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How To Treat a Jellyfish Sting


Updated August 18, 2014

Written or reviewed by a board-certified physician. See About.com's Medical Review Board.

Couple, man and woman, snorkeling in Jellyfish Lake.
Michele Westmorland/The Image Bank/Getty Images

The problem with jellyfish is that they sneak up on their victims. Swimmers are cruising along in the ocean one minute, and feeling the sting of the jellyfish the next.

Gallery of Jellyfish Sting Pictures

Jellyfish stings come from cells called nematocysts found the long tentacles that trail the bell-shaped jellyfish and in some species on the bell itself. These cells inject a protein-based venom. The most dangerous reaction to most jellyfish stings is the possibility of severe allergic reactions. However, some species of jellyfish have venom strong enough to kill even if you're not allergic.

Here's How:

  1. Stay Safe. Jellyfish tentacles (nematocysts) may still be on the patient's skin and the tentacles are capable of stinging you if your bare skin comes in contact with them. Jellyfish tentacles can still sting even after they've been ripped from the body of the jellyfish.

    If the species is known to be box jellyfish (Chironex fleckeri) or Irukandji (Carukia barnesi), get emergency medical help immediately. For box jellyfish stings, rinsing with vinegar may help (see tips).
  2. Rinse the tentacles off. Rinse away the tentacles using hot water if possible (see step 5 for how hot). If heated water isn't available, use salt water rather than fresh. Fresh water may worsen the stinging pain.
  3. Peel off the tentacles. Remove any remaining tentacles with a gloved hand, stick, shell or tweezers. Be careful not to get the tentacles on yourself or on clothing. If you use bare hands to pluck tentacles off, you'll most likely get stung on the fingers. That's also why it's so important to remove them. If you don't the victim will keep getting stung until all the nematocysts are used up.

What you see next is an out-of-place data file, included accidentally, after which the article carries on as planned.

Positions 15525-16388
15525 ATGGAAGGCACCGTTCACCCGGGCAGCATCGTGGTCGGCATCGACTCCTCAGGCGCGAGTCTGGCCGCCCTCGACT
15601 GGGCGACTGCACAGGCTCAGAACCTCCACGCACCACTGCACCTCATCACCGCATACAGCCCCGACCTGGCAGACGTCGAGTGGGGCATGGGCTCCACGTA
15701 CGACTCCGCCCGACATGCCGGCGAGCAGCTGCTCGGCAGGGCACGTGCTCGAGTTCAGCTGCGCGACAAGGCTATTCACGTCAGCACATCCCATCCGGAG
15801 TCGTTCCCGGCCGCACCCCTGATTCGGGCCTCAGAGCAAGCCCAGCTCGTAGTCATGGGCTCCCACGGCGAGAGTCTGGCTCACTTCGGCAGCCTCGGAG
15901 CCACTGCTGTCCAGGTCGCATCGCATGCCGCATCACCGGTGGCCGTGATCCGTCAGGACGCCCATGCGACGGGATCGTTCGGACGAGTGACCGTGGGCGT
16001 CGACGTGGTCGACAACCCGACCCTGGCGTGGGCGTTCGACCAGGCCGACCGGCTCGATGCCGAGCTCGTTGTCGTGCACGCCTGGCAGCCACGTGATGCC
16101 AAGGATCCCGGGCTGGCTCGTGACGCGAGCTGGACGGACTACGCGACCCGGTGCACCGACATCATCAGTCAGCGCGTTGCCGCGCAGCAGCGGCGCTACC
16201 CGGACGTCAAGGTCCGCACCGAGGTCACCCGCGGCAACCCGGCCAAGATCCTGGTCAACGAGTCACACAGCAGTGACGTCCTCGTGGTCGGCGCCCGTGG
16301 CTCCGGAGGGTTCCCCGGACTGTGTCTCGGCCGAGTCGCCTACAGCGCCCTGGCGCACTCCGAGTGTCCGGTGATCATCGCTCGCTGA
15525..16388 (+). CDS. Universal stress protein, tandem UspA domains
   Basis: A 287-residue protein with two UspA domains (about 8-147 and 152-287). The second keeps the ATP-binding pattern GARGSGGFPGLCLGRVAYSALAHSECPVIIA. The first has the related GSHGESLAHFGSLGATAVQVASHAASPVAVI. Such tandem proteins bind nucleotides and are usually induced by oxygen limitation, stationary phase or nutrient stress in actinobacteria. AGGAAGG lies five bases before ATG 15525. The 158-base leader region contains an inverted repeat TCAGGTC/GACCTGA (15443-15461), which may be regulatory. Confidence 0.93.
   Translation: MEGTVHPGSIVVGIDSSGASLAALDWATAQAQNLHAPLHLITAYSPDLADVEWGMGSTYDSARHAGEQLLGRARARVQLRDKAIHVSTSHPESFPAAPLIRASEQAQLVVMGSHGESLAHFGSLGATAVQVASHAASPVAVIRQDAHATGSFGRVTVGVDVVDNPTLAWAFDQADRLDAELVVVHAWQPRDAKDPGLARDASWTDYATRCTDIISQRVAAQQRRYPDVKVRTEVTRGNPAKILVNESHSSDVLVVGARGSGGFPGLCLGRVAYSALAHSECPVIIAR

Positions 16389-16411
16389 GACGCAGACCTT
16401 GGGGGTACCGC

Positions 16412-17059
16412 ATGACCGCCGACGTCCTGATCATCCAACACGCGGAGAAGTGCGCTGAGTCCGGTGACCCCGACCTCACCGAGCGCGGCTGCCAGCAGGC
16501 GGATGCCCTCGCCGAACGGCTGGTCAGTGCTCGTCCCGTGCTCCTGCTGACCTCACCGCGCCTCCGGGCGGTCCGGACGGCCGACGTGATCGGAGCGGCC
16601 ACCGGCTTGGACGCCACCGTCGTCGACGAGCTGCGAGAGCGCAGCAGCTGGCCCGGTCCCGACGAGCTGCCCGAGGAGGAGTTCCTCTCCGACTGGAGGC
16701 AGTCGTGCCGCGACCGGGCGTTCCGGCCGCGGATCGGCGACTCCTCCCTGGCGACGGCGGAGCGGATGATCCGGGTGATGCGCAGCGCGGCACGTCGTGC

4. Watch for anaphylaxis. Anaphylaxis is a severe allergic reaction that can result in:

    Anaphylaxis can also cause a drop in blood pressure known as anaphylactic shock.

  5. Immerse the stung area in hot water. How hot is hot? There isn't much evidence that water under 102 degrees is going to help, and a lot of evidence that water over 122 degrees is extremely effective. Since it's unlikely you'll have a thermometer to accurately gauge the temperature of water in a shower or a hot bath, the general rule is to have the victim either shower or immerse the sting in the hottest water he or she can stand. Work up to the heat and be careful not to scald (burn) the victim.
  6. Ibuprofen (Advil, Motrin) and acetaminophen (Tylenol) will help relieve pain. Ice or heat may also help. Mild itching may be helped with diphenhydramine (Benadryl).


  1. The Portuguese, or Pacific, man-of-war and the bluebottle are technically not jellyfish, but the treatment is the same. Remove all tentacles from the sting site and rinse thoroughly, preferably with hot water. Watch for confusion, chest pain, and weakness. Always seek emergency medical treatment for these. Man-of-war stings can be very serious.


  2. Urine will probably not work on a jellyfish sting. Some victims have reported pain relief, but urine does not always have enough acid to neutralize the venom. The examples of urine working to reduce pain probably would have had the same or better response from rinsing with sea water or hot water. Use hot water whenever possible.
  3. Plain white distilled vinegar (acetic acid) like you would find in your kitchen has long been the standard first aid treatment for jellyfish stings. Its use has become controversial in the last few years and several studies leave us questioning whether vinegar really works. Vinegar is still recommended for use on box jellyfish stings, so if it's available, I'd give it a try.


    Atkinson, P.R.T., et al."Is hot water immersion an effective treatment for marine envenomation?." Emerg Med Journal. 2006 July; 23(7): 503:508

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